"That's not a bad word!"

"It's bad because you shouldn't be telling your tutor to shut up. Do you really want to get into more trouble?"

"No . . . F*** you . . . No, don't write that!" He took a deep breath. "You know . . . I love you, Teacher Enbrethiliel."

I stared.

"Oh, hey, why don't you write that? Why do you only write the bad things? You should be fair and write how many times I tell you I love you."

So I did. According to my record, he told me he loved me another three times . . . and threw the f-word at me another fifteen times.

He was also on to something when he said I shouldn't talk to him when he does his Maths. We had never worked so fast or so efficiently . . . and when he asked to go to the men's room and I told him I wouldn't give permission until he found the area of the triangle he was working on, he doggedly produced the right answer instead of trying to run away.

Yes, Doctor Nemesis, my dear boy, I love you, too.


christopher said...

How f***ing beautiful, ma'am. Seriously. You've really been on a roll lately with your writing. I'm very jealous.

Will you please go to UT grad school so you can tutor my girls?

ninjapeps said...

people use conditions like that, real or not, to excuse their behavior. after all, they can't be held responsible if they can't control it. it's apparently why a lot of jackasses claim they have Asperger's.

Enbrethiliel said...


Christopher: When I looked into Grad Schools in the US, those in Texas were actually the most affordable (especially after I took the cost of living into account). I don't know when I'll actually be able to root for the Long Horns at a live game, though. Thanks for your prayers!

Peps: I am making it my mission in life to keep Doctor Nemesis from growing up into a jackass.

twowaysofrenouncingthedevil said...

Yii, can of worms, eh?
I think it comes down to basic human charity, which is not something we understand well these days. True love does not mean blanket rules. It also does not mean blanket excuses. It means getting to know an individual well enough to know, more or less, when f you is a tick and when it is intended, and to treat each thing accordingly.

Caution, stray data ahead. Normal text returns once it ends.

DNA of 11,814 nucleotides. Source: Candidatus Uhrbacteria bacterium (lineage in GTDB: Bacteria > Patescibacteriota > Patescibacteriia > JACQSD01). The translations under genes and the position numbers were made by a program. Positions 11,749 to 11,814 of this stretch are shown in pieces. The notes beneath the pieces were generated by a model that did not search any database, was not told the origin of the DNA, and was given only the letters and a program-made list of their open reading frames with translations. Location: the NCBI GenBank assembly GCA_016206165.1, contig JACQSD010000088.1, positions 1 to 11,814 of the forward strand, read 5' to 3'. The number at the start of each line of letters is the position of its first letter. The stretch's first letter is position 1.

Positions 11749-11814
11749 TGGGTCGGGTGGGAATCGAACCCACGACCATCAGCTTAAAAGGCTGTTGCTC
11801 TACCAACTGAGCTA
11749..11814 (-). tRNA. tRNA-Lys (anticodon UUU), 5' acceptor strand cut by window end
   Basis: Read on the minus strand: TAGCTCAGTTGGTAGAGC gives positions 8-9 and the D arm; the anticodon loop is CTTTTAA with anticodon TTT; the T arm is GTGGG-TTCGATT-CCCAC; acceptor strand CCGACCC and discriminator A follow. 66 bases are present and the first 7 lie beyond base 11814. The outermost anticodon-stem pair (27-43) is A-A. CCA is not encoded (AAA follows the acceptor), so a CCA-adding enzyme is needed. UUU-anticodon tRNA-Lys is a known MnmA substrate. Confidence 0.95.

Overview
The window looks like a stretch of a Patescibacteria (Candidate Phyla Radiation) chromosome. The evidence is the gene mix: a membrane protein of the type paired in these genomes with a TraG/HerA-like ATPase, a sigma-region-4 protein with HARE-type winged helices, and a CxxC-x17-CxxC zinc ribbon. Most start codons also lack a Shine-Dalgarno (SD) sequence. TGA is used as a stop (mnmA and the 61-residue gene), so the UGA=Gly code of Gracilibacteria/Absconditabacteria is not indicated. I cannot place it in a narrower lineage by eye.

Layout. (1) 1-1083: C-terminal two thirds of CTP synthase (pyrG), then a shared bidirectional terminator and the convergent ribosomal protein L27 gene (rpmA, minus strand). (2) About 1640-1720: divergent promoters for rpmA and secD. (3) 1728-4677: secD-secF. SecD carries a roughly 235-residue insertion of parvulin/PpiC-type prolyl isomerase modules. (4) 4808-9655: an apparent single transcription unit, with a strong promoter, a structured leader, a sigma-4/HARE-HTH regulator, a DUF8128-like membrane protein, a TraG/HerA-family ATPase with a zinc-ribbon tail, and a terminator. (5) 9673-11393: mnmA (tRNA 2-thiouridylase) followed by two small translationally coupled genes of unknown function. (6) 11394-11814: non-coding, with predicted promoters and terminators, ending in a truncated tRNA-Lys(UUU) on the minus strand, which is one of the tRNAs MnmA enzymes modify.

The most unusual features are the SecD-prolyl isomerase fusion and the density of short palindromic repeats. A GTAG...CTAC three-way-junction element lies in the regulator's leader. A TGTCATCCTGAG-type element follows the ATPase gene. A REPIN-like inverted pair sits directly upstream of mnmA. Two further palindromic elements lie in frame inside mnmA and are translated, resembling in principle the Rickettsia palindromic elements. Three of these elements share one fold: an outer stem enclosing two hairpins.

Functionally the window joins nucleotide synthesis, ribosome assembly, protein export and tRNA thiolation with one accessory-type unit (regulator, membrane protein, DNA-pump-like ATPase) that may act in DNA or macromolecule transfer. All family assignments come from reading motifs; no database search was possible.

I've seen kids with "learning disabilities" and "ADHD" treated poorly in both directions in turn. First, they run into teachers who do all their work for them and let them hang from the chandeliers because they are disabled -- well, no, it's because it's easier for the teacher, in the short run, to just throw up her hands. Then I've seen one little girl in a dance class who was trying to understand but simply understood the directions in a way other than how the teacher meant it, but still in a very reasonable if out of the box way, and get derided for it ("now, look, everyone in the class has to wait because you weren't paying attention, I bet all the other little girls are really frustrated with you" teacher says, and little five year old girls immediately pick up that looking down on the girl is what they are supposed to do to be in favor with goddess dance teacher and go for it).

I had a friend who worked in special ed, and she did one on one with a kid who was severely mentally retarded. He would hit her regularly. She told me he was nonverbal, so this was his only means of expression, he got frustrated. It would be, she said, like a dog trying to talk (nice, eh?). I told her that, well, no -- setting aside the whole "he's a person even if he's mentally retarded" thing, we don't let dogs express themselves by hurting us, either. . .

Looks like you got this one down perfectly -- I wonder if ever in his life he's ever been expected to/allowed to explain himself to an adult so that they were better able to help him learn, instead of just dismissing him with rejection or dismissing him with unconditional acceptance of all he does.

Enbrethiliel said...


Hey, Marie! =D